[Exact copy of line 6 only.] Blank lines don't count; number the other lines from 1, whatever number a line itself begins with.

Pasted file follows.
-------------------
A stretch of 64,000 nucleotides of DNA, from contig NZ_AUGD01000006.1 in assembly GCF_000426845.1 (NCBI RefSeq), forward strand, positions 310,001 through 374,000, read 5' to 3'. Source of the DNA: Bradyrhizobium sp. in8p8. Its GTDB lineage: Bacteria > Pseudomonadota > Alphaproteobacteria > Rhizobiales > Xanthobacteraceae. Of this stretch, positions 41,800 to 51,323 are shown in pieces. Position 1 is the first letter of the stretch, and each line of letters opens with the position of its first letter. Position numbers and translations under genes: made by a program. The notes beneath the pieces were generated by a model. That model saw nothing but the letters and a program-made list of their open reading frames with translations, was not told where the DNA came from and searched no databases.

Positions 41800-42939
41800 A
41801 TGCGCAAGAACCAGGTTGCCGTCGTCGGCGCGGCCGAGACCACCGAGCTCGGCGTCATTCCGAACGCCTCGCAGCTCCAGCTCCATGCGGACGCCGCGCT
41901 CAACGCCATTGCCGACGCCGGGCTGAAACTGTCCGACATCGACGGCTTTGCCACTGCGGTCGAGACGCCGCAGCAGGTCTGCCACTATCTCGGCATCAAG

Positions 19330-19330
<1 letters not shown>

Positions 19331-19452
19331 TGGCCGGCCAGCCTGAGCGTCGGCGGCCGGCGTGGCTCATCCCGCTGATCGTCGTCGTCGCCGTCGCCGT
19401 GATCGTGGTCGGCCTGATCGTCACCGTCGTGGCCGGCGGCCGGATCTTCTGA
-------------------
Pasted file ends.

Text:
Positions 19330-19330